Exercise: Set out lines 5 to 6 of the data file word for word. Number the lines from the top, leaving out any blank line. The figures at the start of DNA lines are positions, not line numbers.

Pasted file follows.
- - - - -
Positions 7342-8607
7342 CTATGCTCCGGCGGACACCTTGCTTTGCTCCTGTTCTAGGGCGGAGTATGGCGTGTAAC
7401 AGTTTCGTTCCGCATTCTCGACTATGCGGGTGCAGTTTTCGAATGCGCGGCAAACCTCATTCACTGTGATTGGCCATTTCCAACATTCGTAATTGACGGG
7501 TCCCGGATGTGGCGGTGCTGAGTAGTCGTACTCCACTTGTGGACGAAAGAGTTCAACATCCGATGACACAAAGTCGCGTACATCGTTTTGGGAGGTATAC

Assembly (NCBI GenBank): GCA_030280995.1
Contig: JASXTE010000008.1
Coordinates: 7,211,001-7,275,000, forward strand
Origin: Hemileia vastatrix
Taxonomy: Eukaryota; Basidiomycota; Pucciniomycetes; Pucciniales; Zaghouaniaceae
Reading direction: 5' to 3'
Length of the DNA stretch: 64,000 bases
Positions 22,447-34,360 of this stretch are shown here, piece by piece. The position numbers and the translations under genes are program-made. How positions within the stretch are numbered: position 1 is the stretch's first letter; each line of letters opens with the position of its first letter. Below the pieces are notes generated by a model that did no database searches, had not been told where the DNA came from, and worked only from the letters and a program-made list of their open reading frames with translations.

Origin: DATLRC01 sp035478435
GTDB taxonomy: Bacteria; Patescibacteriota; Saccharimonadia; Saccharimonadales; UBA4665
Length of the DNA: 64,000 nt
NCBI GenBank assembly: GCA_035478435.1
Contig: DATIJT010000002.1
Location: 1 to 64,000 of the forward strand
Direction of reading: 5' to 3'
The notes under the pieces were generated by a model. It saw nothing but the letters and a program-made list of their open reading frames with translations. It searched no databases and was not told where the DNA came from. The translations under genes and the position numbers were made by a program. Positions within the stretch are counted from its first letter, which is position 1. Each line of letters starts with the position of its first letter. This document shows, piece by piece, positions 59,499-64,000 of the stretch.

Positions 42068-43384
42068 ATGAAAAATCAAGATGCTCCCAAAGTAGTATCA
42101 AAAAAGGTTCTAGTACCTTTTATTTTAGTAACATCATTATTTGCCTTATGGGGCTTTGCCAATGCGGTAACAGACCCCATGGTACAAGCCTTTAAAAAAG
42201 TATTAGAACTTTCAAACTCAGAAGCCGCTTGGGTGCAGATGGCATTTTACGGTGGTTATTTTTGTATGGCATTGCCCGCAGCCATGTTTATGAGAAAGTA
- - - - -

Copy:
Assembly (NCBI GenBank): GCA_030280995.1
Contig: JASXTE010000008.1